Welcome to FindLaw's Cases & Codes, a free source of state and federal court opinions, state laws, and the United States Code. For more information about the legal concepts addressed by these cases and statutes, visit FindLaw's Learn About the Law.
(a) General prohibitions. Notwithstanding the provisions of paragraph (b) of this section, no chain, boot, roller, collar, action device, nor any other device, method, practice, or substance shall be used with respect to any horse at any horse show, horse exhibition, or horse sale or auction if such use causes or can reasonably be expected to cause such horse to be sore.
(b) Specific prohibitions. The use of any of the following devices, equipment, or practices on any horse at any horse show, horse exhibition, or horse sale or auction is prohibited:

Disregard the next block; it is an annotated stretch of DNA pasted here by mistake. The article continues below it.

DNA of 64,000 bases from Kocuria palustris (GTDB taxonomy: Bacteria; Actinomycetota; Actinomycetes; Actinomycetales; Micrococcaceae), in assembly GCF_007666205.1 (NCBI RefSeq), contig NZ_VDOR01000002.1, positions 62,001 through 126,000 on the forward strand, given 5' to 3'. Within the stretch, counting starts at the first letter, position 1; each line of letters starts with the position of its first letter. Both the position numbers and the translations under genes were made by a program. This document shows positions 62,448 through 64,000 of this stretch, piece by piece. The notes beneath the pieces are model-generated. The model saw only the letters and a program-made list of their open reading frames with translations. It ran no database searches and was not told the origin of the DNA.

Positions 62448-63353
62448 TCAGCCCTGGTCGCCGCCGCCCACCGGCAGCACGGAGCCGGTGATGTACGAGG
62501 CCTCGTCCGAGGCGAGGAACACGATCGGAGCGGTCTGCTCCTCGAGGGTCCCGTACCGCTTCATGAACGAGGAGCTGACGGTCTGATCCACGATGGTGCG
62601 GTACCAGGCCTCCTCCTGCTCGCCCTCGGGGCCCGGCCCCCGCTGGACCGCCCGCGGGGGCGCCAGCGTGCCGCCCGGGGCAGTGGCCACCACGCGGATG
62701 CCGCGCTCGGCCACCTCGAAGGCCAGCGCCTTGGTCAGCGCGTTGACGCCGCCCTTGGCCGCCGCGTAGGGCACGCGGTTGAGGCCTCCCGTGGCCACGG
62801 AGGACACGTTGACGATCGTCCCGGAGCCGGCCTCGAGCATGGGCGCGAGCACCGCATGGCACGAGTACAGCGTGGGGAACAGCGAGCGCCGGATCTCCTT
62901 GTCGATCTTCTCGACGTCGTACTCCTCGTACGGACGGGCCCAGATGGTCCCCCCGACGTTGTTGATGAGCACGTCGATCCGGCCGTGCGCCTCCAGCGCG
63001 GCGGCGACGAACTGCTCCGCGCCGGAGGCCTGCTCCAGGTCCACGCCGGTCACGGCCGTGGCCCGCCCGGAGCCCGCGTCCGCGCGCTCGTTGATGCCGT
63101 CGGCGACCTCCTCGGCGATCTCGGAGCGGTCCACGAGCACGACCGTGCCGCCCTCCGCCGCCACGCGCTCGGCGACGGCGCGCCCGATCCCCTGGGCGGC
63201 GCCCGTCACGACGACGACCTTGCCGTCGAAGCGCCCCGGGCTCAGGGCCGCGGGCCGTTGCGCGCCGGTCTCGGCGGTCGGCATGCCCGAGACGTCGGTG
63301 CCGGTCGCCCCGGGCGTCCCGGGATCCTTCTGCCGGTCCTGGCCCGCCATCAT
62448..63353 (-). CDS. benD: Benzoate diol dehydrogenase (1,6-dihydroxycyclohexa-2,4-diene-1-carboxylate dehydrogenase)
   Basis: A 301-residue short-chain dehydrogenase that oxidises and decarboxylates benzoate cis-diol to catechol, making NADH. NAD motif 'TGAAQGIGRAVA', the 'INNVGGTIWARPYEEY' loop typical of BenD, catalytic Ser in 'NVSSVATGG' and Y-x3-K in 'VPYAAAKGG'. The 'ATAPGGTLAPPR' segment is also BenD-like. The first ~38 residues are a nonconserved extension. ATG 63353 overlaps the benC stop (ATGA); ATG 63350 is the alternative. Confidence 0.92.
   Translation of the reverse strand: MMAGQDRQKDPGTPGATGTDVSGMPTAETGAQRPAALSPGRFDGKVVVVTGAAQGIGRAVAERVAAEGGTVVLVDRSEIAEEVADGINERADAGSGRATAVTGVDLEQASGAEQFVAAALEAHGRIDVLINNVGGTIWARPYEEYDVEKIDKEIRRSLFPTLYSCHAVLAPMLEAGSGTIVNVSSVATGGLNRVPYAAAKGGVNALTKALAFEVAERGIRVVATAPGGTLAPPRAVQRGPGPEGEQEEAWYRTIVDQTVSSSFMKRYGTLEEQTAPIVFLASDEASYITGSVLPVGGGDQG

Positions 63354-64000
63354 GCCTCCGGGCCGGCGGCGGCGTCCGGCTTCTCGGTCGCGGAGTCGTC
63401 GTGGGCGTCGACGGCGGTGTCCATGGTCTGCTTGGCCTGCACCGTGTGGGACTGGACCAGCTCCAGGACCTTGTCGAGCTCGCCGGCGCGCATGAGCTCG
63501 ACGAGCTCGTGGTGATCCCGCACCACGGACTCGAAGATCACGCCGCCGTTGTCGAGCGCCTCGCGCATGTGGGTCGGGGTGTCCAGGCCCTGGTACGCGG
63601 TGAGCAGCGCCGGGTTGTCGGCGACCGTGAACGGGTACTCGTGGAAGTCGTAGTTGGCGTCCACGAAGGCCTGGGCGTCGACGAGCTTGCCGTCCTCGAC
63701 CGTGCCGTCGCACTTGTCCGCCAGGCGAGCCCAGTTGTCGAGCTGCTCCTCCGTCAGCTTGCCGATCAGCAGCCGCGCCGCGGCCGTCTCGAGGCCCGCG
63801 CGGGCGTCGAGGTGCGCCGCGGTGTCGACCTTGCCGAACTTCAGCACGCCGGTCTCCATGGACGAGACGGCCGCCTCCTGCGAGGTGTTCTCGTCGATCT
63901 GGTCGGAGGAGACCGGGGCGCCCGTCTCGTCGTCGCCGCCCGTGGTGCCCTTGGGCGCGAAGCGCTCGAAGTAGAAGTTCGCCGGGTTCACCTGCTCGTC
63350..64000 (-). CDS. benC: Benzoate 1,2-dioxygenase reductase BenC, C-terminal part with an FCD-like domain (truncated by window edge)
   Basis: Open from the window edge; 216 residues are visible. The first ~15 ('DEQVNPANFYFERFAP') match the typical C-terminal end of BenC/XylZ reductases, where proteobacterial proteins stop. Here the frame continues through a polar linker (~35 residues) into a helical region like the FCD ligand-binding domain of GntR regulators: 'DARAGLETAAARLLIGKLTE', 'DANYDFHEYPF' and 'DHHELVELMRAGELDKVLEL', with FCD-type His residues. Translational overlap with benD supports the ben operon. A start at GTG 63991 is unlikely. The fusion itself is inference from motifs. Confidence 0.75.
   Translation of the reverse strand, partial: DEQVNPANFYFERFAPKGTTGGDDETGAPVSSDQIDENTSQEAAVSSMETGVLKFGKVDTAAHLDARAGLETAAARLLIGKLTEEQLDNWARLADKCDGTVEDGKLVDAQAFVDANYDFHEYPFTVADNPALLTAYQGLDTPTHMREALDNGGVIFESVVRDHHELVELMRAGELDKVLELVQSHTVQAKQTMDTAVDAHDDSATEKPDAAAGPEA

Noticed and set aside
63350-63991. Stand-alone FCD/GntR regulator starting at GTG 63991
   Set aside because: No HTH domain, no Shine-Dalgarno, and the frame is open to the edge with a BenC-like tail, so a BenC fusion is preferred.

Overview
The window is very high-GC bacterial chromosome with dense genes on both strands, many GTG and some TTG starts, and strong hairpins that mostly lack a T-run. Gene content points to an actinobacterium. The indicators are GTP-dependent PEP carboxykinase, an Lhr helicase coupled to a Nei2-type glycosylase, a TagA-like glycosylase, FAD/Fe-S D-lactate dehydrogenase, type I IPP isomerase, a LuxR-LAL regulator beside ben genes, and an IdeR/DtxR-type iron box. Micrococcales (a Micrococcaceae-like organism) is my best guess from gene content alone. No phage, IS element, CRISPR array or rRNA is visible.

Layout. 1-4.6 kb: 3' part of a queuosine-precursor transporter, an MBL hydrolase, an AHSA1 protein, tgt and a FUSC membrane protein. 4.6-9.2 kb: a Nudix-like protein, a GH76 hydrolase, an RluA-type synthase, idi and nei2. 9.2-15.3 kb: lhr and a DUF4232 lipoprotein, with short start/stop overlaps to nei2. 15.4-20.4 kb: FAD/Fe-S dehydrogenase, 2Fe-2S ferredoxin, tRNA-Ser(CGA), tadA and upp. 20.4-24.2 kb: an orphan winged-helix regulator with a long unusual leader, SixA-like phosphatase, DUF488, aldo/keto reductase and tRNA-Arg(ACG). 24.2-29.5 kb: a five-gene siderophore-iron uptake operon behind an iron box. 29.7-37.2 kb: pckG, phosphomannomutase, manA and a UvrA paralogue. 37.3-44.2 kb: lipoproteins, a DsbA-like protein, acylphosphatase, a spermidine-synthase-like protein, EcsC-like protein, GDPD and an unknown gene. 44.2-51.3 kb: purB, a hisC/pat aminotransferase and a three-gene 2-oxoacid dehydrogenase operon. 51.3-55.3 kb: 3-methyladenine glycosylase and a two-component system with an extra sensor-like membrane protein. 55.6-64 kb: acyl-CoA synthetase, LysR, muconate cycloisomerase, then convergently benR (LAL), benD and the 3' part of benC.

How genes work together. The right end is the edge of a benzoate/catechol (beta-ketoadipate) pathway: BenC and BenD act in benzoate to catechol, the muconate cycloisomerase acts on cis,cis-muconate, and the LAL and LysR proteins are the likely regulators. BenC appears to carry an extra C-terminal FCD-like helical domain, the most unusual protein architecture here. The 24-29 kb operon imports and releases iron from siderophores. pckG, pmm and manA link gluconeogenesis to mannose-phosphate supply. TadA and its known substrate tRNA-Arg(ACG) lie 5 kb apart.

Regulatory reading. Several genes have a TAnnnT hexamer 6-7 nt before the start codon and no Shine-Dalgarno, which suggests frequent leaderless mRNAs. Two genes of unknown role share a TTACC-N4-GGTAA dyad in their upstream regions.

(1) All beads, bangles, rollers, and similar devices, with the exception of rollers made of lignum vitae (hardwood), aluminum, or stainless steel, with individual rollers of uniform size, weight and configuration, provided each such device may not weigh more than 6 ounces, including the weight of the fastener.
(2) Chains weighing more than 6 ounces each, including the weight of the fastener.
(3) Chains with links that are not of uniform size, weight and configuration; and, chains that have twisted links or double links.
(4) Chains that have drop links on any horse that is being ridden, worked on a lead, or otherwise worked out or moved about.
(5) More than one action device on any one limb of a horse.